Vivus (NASDAQ:VVUS) announced today that the company won a small battle with regard to the definition of certain terms within its patents. The court ruling, known as a Markman ruling, defines the definitions of terms that are viewed as important or even critical in the case regarding patent litigation. Winning a Markman ruling is an important step in the litigation process, but does not always mean that the path to prevailing in the litigation is assured.
Judge Stanley R. Chesler of the United States District Court in New Jersey adopted Vivus's proposed constructions for all but one of the disputed claim terms. According to the company, the claim term that was not won was acceptable to Vivus. With the Markman ruling now complete, the next phase of the litigation will be expert discovery. As yet, a trial date has not been set.
Vivus filed its suit back in March of 2015. Thus far, the litigation has taken over a year. Discovery could take many more months, and then a trial would be after that. When Vivus filed suit, an automatic stay of three years is created on the generic process. Vivus's other approved drug, Stendra, has had a generic claim of its own filed. The company has about 30 more days to file suit against the Stendra ANDA. Once that happens, both Vivus drugs will be tied up in expensive litigation.
While many investors will want to prop up this Markman ruling as a bullish event that will help the stock, the reality is that it is a small, longer-term positive in a lengthy battle that is still likely over a year away. Vivus competitor Orexigen (NASDAQ:OREX) issued a similar Markman ruling press release about a month ago, and the impact on the stock was nonexistent.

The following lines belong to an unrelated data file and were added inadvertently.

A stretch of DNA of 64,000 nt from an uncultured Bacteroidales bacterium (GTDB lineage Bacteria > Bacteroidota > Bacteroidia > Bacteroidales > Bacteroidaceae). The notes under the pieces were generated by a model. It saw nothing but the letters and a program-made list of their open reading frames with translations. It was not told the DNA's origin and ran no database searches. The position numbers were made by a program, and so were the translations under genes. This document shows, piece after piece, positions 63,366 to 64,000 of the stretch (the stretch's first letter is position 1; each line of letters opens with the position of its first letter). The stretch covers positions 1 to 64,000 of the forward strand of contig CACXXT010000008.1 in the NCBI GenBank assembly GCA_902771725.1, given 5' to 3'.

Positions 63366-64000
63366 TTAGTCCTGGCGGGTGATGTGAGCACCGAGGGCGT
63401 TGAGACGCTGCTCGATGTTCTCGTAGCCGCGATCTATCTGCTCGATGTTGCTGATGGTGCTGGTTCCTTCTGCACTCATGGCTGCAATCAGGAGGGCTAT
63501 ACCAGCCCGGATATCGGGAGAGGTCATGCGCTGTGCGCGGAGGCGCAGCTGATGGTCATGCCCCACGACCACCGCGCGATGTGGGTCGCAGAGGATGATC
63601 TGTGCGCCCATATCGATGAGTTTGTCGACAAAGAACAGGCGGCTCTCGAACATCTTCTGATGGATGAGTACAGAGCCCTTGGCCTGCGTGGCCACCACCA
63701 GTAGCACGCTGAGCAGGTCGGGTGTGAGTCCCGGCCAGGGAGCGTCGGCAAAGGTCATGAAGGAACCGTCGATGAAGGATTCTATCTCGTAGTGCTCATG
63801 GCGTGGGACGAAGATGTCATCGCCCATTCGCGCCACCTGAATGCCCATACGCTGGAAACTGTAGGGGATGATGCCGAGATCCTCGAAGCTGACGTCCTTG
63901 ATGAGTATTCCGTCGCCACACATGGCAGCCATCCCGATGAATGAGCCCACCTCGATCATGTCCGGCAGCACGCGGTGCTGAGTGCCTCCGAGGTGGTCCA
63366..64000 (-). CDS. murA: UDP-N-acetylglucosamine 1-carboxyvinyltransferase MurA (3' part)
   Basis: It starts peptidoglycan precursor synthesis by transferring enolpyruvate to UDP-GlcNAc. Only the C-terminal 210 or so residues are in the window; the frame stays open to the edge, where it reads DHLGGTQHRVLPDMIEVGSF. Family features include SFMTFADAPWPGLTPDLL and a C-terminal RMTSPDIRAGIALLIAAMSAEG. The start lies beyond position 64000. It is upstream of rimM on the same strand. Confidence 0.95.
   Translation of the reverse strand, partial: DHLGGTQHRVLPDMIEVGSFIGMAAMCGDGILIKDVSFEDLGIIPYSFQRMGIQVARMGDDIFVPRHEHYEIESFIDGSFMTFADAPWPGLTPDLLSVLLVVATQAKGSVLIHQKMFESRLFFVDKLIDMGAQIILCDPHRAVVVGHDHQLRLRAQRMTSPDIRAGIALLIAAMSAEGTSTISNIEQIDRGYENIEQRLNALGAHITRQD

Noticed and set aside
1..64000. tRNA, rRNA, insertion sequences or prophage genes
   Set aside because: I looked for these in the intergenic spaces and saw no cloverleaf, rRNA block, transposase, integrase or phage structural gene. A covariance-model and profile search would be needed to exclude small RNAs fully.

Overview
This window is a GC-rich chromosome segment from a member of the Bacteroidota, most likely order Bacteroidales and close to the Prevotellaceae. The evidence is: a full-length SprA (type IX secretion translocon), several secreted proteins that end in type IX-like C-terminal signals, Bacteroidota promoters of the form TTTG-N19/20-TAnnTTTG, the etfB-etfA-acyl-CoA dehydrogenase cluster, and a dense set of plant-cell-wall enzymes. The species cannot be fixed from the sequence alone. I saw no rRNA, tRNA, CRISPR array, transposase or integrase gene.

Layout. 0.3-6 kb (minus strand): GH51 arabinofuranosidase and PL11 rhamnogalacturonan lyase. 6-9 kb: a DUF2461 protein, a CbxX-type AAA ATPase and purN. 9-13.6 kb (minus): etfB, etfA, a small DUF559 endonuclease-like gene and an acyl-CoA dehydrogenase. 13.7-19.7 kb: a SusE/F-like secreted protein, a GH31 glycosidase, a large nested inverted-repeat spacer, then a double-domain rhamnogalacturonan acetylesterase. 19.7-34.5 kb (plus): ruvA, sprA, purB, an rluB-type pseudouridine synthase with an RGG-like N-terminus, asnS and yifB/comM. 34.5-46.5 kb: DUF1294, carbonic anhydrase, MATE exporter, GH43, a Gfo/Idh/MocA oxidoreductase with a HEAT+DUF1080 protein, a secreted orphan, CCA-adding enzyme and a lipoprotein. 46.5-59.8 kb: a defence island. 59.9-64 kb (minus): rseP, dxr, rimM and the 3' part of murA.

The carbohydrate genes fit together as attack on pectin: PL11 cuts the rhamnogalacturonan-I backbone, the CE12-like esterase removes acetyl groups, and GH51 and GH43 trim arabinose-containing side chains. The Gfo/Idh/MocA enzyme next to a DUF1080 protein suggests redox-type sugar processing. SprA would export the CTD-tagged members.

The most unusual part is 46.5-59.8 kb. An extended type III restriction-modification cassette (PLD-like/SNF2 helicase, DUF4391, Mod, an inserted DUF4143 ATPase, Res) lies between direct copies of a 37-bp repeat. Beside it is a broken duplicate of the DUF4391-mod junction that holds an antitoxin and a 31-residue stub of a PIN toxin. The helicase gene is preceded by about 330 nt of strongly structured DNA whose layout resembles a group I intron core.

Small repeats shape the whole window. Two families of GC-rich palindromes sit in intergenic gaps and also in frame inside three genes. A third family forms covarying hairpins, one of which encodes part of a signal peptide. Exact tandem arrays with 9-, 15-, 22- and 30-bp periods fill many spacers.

Investors seem to be wanting to find a positive in this litigation no matter what the outcome. Some want to argue that a settlement will be reached, which will allow Vivus a royalty on one hand and its patents "SUPER STRONG" on the other hand. The reality is that sales in the branded anti-obesity space are in decline. Patients, doctors, and insurance companies are simply not gravitating to the current offerings on the market at levels that would make any of the offerings on the market economically viable.
In my opinion, Vivus remains a speculative play with both of its approved drugs in potential litigation, post marketing clinical trials that are owed to the FDA, and a business model that continues to burn cash. While Vivus does have over $200 million in cash, it also carries substantial debt that will come due in 2020. It can currently service that debt with ease, but as each month passes, investors need to consider the likelihood and terms of how this company can refinance that debt picture. Stay Tuned!
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